At a party, con artist and murderer Tom Ripley believes he has been insulted by Jonathan Trevanny, a neighbour in the Italian village he now calls home. And so he callously plans the moral destruction of this quiet, unassuming, terminally ill family man.
No wonder police agencies across the world can't trap Patricia Highsmith's villainous anti-hero, Tom Ripley. One minute he's Dennis Hopper (The American Friend); the next, Alain Delon (Plein Soliel). He goes to ground as Matt Damon (The Talented Mr. Ripley), only to reappear a few years later as John Malkovich (Ripley's Game). Even master of disguise Sherlock Holmes couldn't keep up with this chameleon-like behaviour.
The fact that Highsmith's Ripley novels have kept returning to the screen over four decades surely says something about the fascinating nature of the character. It's also worth noting that the films have all been made by European directors (in the order above, Wim Wenders, Rene Clement, Anthony Minghella and Liliana Cavani).
Although born in Texas, Highsmith relocated to Europe in the 1950s, doing the bulk of her writing in England, France and Switzerland. And there's something distinctly Europhile about Ripley's appeal - his taste for the good things in life, his love of fine art, his cold-hearted attitude to anyone who stands in his way.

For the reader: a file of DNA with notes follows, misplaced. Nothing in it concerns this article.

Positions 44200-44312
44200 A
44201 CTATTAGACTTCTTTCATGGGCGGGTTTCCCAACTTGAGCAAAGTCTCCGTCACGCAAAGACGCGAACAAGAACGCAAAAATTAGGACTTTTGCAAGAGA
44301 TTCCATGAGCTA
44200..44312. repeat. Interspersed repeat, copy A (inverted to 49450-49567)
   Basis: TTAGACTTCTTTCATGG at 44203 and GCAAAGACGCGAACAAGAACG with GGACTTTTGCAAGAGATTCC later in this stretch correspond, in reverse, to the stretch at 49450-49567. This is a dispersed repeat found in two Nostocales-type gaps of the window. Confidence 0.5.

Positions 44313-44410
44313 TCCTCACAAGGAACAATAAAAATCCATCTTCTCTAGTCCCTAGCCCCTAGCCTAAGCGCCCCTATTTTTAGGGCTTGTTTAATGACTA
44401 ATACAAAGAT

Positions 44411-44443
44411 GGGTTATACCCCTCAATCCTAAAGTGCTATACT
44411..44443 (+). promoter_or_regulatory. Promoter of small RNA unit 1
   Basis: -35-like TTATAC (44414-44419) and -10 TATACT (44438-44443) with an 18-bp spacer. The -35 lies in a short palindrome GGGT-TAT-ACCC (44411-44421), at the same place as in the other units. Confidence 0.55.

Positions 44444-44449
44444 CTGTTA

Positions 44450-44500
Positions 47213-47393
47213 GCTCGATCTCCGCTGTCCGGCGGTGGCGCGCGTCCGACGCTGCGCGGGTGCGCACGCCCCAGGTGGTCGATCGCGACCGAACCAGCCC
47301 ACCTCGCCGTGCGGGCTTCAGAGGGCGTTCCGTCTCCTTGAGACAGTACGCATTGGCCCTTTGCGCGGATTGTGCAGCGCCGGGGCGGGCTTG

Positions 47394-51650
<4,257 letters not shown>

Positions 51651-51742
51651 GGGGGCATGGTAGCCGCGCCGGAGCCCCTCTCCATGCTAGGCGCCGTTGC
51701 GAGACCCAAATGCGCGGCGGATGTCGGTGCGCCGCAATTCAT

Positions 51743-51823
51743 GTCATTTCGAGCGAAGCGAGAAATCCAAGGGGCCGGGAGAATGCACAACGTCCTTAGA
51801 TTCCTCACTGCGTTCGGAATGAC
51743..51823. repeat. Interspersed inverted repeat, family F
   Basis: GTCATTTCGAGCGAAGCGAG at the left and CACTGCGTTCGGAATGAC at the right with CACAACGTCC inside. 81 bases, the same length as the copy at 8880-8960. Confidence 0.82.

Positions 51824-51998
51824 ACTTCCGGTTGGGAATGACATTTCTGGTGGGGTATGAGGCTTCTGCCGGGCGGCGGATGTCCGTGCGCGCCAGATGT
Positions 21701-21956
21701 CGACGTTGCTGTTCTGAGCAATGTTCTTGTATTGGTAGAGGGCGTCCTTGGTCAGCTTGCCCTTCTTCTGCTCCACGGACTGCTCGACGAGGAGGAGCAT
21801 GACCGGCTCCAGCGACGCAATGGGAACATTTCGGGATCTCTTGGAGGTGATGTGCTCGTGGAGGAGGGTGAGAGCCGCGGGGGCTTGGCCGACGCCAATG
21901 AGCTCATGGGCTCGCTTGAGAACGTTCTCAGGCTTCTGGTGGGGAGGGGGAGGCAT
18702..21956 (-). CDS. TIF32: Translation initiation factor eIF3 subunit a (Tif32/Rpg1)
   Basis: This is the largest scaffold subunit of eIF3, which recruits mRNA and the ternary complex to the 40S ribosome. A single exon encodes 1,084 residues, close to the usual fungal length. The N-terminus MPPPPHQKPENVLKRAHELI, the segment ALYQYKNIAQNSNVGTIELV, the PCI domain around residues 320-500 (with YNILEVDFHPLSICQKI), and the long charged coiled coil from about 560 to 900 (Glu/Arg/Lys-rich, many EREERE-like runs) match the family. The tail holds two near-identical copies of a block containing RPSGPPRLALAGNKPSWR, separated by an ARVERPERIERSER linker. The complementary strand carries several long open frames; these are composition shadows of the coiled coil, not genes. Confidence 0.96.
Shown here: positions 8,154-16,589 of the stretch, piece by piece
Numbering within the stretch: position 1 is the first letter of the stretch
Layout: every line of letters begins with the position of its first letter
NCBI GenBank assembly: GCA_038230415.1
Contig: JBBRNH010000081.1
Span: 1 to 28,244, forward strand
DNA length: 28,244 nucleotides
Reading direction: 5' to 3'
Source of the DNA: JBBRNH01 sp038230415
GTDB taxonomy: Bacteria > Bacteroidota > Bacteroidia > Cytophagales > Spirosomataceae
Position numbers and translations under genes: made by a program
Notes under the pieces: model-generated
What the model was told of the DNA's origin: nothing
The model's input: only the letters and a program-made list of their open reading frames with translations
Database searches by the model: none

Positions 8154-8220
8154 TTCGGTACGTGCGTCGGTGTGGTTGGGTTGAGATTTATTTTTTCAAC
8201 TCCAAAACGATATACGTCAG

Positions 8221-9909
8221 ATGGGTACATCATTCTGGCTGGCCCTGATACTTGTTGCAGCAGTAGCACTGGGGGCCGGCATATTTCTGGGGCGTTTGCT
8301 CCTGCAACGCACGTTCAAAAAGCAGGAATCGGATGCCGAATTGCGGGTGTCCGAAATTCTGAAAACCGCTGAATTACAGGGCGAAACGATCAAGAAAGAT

Strange that he should be played predominantly by American actors when his Stateside cousin in intellectual evil - Hannibal Lecter - has been played by two Brits.
Seen in this manner, Malkovich is perhaps the best, most chillingly precise Ripley to date. His performance is definitely the prime reason to see the film (whose plot also formed the basis of Wenders' The American Friend). Malkovich is a master at projecting high intelligence undercut by a heart of stone; it's a trait that has been there from Dangerous Liaisons, right up to (albeit in a wilder mode) Johnny English.
This Ripley is devoid of conscience, willing to exploit another man's terminal illness and destroy the goodness within him simply on a whim. Early on we see that Ripley is a ruthless killer, but it's his intellectual viciousness, as he puts his 'game' in motion, that's truly compelling.
Its Malkovichs show. His Ripley has a surface charm thats given an uncomfortably creepy edge, creating a walking contradiction a lover of delicate art whos also psychotic. But the moral knot of the plot is equally fascinating, proving that, in this